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Johnson, Dwight A. (ed.) / Wisconsin alumnus
Volume 51, Number 1 (Oct. 1949)

Meyer, Wallace
A gift to encourage forensics,   p. 38


Page 38


"Forensics
the most valuable part of my college experience."
                 Harry W. Adams, '00
by Wallace Meyer, 16
... KORN KURLS
  HARRY W. ADAMS, Beloit, has
made an initial gift of $2,500 to
the University of Wisconsin Founda-
tion for the encouragement of for-
ensics at the University. Of the gift,
$500 is earmarked for Hesperia, the
literary and debating society of
which Mr. Adams was a member.
  A man long prominent in civic,
state and University affairs, Harry
Adams while still a young man
gained nation-wide acclaim as the
Mayor of Beloit who fought suc-
cessfully for open bids on certain
paving materials.
  Mr. Adams is engaged in the prac-
tice of law with one of his sons,
Allan W. Adams. He is active also
in the management of several in-
dustrial  concerns  including  the
Adams corporation which manufac-
tures a special food product known
as Korn Kurls. This product is dis-
tributed  throughout   the  United
States, Canada, Cuba, and Hawaii.
Only recently Mr. Adams was on
business trips to 'the Pacific coast
and Hawaii.
  The Adams gift for forensics is
administered for the University of
Wisconsin Foundation by three men,
speech Professors Henry L. Ewbank
and Winston L. Brembeck and Basil
I. Peterson, secretary of the foun-
dation.
38
  In his letter to the foundation, Mr.
Adams made an illuminating an-
alysis of higher education. The fol-
lowing excerpt seems particularly
appropriate at the start of Wiscon-
sin's second century:
  ADAMS WRITES. "My years as
a student at Wisconsin gave me the
opportunity to learn the worth of
forensics-especially debating-to
the individual and also society as a
whole. The years spent in active life
since graduation have strengthened
my conviction that forensics prop-
erly belong in the college curriculum
and should be a major part of it.
  "Higher education, to a consider-
able degree, is specialization-often
in a very narrow and obscure field.
  "It is a matter of intensive small
plot cultivation. Some are suited to
or choose one plot, others quite a
different one, but from each over the
years, by the labor and consecration
of many, learning is advanced and
society as a whole benefitted. This
has been especially true of Wiscon-
sin.
  "The power of effective public
speaking throughout our history has
been one of the great forces for cre-
ating and preserving our independ-
ence and the American way of life.
  "The achieving of our independ-
ence, the preserving of our national
unity, the working out of our great
national economic, industrial, poli-
tical, and moral problems from the
beginning not only have been influ-
enced but largely wrought by great
men who were masters of public ut-
terance. That is in the last analysis,
what forensics is, although it of
course also includes utterance for
mere expression of emotions and for
entertainment and pleasure-such is
at times oratory and frequently
declamation.
  "Ideas and thoughts are primary
forces in life and in national ad-
vancement and    cultural develop-
ment.
  "A citizenship with many who are
trained and skilled in ready think-
ing, concentrating study on a single
important subject, selecting and ap-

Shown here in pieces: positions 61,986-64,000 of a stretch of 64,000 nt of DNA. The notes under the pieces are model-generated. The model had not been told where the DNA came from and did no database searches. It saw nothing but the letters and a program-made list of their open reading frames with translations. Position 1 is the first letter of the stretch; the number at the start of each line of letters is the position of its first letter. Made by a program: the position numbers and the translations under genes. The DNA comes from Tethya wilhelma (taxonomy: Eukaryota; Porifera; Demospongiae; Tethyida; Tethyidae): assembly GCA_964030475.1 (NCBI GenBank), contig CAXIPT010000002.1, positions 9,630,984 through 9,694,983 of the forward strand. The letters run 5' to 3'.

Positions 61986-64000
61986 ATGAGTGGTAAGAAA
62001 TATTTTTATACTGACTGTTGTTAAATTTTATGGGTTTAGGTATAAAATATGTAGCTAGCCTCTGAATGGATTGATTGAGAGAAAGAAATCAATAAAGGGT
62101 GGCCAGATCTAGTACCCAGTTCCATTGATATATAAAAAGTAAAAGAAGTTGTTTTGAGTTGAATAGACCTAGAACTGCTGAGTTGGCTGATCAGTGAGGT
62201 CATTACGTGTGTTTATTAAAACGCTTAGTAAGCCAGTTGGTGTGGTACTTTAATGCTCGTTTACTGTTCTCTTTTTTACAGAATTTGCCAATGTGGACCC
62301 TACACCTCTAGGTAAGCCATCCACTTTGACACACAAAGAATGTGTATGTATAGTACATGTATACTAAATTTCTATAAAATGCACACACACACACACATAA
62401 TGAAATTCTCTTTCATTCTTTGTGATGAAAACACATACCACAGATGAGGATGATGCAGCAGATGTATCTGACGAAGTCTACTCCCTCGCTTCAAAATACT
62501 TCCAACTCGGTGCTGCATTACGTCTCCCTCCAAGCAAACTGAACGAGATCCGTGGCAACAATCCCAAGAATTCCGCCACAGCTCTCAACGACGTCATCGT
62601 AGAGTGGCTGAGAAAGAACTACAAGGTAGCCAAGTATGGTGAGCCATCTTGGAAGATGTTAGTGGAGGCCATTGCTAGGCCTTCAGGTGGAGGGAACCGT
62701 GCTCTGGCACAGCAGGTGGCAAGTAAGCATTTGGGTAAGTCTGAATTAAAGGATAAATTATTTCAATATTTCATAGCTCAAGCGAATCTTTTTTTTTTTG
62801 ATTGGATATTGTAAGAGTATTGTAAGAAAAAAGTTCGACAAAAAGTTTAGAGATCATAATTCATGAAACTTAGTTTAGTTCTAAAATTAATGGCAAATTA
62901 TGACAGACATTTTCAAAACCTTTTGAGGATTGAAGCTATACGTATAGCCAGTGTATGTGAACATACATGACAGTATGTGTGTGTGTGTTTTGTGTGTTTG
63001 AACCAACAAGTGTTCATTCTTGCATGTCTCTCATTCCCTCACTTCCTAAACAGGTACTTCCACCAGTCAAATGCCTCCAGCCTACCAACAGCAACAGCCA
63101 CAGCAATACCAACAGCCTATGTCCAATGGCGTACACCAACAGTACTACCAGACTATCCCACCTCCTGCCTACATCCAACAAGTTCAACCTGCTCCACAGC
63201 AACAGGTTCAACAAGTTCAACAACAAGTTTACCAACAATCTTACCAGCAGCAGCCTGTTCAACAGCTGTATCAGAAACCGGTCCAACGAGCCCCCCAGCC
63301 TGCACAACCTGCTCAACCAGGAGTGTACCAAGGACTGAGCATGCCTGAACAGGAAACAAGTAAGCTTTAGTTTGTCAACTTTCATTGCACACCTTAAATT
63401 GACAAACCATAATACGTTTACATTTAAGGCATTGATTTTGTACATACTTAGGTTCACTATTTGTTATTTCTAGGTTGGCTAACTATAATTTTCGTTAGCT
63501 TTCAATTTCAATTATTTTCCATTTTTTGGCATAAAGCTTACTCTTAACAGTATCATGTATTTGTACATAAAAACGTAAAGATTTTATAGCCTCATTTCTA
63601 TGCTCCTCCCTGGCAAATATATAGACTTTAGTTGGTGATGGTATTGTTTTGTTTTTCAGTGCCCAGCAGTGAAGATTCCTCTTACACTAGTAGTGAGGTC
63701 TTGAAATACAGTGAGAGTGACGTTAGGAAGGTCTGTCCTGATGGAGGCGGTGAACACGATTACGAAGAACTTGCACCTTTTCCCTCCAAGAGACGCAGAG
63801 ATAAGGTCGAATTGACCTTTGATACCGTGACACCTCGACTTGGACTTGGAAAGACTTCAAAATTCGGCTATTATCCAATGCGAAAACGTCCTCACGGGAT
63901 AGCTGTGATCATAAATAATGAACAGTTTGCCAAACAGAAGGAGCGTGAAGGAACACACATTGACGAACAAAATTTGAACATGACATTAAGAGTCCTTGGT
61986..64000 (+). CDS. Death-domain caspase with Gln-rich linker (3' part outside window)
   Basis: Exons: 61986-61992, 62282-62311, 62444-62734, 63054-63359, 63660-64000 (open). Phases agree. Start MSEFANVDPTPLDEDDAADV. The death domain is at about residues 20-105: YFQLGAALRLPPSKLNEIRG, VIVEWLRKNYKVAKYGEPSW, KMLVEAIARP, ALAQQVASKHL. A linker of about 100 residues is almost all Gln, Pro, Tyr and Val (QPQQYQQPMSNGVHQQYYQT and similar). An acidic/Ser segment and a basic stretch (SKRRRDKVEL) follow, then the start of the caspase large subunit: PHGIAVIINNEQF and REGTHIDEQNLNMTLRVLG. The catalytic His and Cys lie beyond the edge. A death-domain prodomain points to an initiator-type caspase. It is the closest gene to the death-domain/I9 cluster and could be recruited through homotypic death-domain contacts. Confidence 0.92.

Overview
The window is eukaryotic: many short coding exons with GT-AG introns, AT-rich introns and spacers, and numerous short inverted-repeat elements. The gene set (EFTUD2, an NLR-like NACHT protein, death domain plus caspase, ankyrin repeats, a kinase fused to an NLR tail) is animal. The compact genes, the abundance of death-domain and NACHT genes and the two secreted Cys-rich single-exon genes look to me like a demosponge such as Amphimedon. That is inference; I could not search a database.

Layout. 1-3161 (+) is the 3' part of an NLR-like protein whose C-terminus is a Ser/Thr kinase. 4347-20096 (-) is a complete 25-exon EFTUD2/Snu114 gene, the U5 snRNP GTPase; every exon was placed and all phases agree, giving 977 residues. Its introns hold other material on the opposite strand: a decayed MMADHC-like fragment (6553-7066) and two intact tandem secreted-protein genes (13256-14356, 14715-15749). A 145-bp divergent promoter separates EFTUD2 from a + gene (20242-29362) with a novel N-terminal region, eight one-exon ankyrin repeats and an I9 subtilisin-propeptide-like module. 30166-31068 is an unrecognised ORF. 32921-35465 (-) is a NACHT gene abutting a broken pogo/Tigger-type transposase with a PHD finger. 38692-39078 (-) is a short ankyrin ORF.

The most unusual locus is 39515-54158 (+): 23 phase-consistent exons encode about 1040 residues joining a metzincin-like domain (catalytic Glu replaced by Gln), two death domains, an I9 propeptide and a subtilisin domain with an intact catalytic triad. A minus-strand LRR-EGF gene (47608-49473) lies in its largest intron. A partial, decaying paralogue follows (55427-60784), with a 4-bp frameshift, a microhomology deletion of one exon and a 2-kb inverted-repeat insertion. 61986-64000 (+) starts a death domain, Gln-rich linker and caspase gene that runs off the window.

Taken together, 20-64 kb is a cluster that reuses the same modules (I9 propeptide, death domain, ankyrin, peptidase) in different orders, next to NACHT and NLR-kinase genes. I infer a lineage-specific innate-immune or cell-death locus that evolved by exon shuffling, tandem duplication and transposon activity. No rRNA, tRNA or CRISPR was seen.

praising pertinent facts and forging
them   into an intelligent reliable
conclusion to be used in formulating
a vital policy or course of action and
then putting the whole into convinc-
ing speech and thus help mold pub-
lic opinion, is something a liberal
education can and should give.
  "I am convinced that the educa-
tion I received at Wisconsin in for-
ensics, through its debating soci-
eties, primarily Hesperia, and under
such leaders as Professor Franken-
burger, is the most valuable part of
my college experience.
  "I have written by way of intro-
duction somewhat at length, not
only to express my own appreciation
of what the University did for me
through its forensic department and
facilities, but also in the hope that
I may be of some assistance in re-
viving the interest in this field of
learning so that Wisconsin may
make forensics a more vital part of
its curriculum and assume a leader-
ship in promoting it.
  "I trust that not only others from
the outside, like myself, but those in
official positions within the Univer-
sity may give this matter serious
and sympathetic consideration that
the ends mentioned may be
achieved."
  SPEAKING of scholarships, an
annual award to honor Scott H.
Goodnight, University dean of men
for more than 30 years, now emeri-
tus dean of men, is being established
by the Wisconsin Men's Association.
  The award, to "recognize Dean
Goodnight's contribution to Wiscon-
sin student life," will be presented
to a second-semester sophomore or a
first-semester junior man who has
shown excellence in scholarship and
particularly in student activities. It
will consist of at least one $100
grant to this outstanding man.
        WMONSIN ALUMNUS
  Harry Adams scholarships for
1949-50 have already been
awarded to Paula Ann Cornish
of Fort Atkinson and Ben T.
Larson of Chippewa Falls.
  Both scholarship winners had
outstanding records in speech
activities during their high
school careers, Miss Cornish at
the Fort Atkinson high school
from which she was graduated
last June, and Larson at the
Chippewa Falls high school from
which he was graduated in
19,44. The awards were of $250
each.


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